„The path to heaven passes through a teapot“.
From the bush to the cup
Today tea is on almost everyone’s lips!
As an infusion drink made from the leaves of the tea plant, with or without flavour additives, in the form of herbal tea or the classic black tea with finely nuanced flavours, it continues to inspire people with the variety of taste experiences it offers and its stimulating, relaxing, refreshing and, often, health-supporting effects.
From the Middle Kingdom to the Modern Age
Tea’s route to the modern age probably began over 5,000 years ago, when the health-giving effects of tea leaves were first described in China. Since then there have been as many legends surrounding tea as documented traditions. It was probably chance that caused tea leaves to find their way to boiling water and so provide Emperor Shen Nung with his first experience of tea. Thus began the triumphal procession of the flavoursome infusion drink from the Middle Kingdom via India and Japan to Europe and America. Today tea is drunk in almost every civilisation. Its association with different traditions and ceremonies is as well known as the almost unfathomable quantity of different teas and blends.
From the bush to the cup
Tea is the term used to describe mostly dried, fermented and finely chopped leaves from the tea plant. From this raw material in pure form or in blends with other plants or flavours, the tea is then boiled to produce a drink. Green tea is a special form of tea. Here the fermentation process is dispensed with, leaving the tea not only green, but also richer in vitamins and other substances. In contrast, herbal teas are dried or unprocessed plant teas, which, however, have nothing in common with traditional tea.
Once the tea has been manufactured as a raw material, packaged, shipped and ultimately sold, the process of proper preparation is vital. Here it depends on the form in which the tea reaches you. Available loose, in a teabag or even in a practical pod, tea can be prepared in very different ways today and using modern machines. In principle a good tea needs water that is as neutral as possible in flavour, a particular brewing time and preferably briskly boiling water. The latter is especially important for black tea, which is only able to unfold its full aroma in this way. Depending on the desired effect, you can leave the tea to steep after brewing. Two to three minutes are good for a stimulating effect, four to five minutes are recommended for a relaxing tea. In addition, rock sugar, or sweetener, milk or lemon can be added according to preference and taste before drinking. With green tea, incidentally, the first infusion is poured away and only the second infusion is drunk.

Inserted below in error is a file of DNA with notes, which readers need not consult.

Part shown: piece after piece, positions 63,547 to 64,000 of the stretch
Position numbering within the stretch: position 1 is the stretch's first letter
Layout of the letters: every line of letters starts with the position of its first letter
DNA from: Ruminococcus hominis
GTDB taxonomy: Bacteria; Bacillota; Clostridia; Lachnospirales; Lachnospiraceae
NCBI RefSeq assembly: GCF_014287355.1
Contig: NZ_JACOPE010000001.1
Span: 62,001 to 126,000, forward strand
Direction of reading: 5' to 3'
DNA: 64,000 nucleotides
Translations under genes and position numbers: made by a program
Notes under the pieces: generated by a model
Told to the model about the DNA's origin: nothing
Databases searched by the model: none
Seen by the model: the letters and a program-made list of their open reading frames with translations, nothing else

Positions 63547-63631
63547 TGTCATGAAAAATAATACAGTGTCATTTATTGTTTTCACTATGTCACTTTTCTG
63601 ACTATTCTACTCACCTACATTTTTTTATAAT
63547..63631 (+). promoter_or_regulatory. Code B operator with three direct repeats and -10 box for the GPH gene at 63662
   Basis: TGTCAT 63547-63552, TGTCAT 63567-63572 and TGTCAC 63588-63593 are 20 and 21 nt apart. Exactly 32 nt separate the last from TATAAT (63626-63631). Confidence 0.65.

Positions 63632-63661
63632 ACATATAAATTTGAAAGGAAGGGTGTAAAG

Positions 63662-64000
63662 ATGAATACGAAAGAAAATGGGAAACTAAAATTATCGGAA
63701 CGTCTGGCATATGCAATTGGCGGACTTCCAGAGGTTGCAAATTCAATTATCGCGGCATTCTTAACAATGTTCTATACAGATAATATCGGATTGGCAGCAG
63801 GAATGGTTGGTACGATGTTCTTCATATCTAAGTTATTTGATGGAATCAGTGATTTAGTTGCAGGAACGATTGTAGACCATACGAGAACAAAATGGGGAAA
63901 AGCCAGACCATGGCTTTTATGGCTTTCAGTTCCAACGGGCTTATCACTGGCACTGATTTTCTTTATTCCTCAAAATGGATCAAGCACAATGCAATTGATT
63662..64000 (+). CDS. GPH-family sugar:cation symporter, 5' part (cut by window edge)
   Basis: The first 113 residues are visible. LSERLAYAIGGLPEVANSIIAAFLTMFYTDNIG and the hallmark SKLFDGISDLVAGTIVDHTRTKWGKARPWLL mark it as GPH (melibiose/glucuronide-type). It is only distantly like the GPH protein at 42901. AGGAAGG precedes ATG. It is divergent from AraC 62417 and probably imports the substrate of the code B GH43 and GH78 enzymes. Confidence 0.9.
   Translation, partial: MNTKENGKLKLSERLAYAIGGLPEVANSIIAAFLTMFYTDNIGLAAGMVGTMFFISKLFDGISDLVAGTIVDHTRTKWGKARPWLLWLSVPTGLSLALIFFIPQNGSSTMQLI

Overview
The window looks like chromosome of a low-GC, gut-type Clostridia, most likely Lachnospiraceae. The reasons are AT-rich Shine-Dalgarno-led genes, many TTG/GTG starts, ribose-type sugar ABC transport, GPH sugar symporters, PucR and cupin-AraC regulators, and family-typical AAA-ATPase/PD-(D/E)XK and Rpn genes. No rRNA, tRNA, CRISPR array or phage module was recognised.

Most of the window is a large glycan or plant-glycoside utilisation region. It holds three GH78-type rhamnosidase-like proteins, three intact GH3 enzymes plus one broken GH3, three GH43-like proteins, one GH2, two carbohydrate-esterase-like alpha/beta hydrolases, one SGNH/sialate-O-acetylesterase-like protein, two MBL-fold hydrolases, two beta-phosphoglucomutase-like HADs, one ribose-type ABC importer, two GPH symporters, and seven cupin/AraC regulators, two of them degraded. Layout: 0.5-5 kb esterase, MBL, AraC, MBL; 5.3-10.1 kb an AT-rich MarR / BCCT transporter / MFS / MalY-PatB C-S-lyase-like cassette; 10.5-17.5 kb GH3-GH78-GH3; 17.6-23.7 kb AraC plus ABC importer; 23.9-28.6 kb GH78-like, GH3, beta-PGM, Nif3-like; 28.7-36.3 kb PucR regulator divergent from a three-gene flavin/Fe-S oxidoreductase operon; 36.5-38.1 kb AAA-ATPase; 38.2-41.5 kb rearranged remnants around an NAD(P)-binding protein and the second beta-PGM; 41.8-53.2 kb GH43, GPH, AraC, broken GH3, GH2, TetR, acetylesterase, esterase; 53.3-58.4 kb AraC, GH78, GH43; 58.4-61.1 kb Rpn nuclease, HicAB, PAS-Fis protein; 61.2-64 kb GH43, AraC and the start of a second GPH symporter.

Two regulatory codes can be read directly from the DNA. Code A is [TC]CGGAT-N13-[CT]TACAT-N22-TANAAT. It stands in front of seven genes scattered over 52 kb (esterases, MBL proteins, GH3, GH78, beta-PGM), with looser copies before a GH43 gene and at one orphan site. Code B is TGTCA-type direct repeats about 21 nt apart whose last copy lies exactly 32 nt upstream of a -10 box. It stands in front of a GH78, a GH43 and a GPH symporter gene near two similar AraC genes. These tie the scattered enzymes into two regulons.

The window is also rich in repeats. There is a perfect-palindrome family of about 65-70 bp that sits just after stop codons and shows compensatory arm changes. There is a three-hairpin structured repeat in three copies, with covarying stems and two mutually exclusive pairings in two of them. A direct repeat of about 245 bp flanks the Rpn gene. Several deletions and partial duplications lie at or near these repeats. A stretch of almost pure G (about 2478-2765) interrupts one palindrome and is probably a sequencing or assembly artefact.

The preparation times apply not only to loose tea, but also to the popular and convenient teabags. Anyone who uses tea pods must be prepared to take pot luck with the brewing characteristics of the machine.
From brewing to enjoyment
Once the tea is ready, it’s finally time to get down to actually enjoying it. In many countries there are almost fixed traditions. You only have to think of the famous “tea time” in England, where drinking tea is more a ceremony than a pleasure. And let’s not forget the widely popular “tea dances” of the first half of the 20th century in particular. Today we can enjoy tea at home, in a café or in a restaurant, and sometimes in special tea houses. Tea can be drunk alone or in company at any time of the day as the fancy takes us.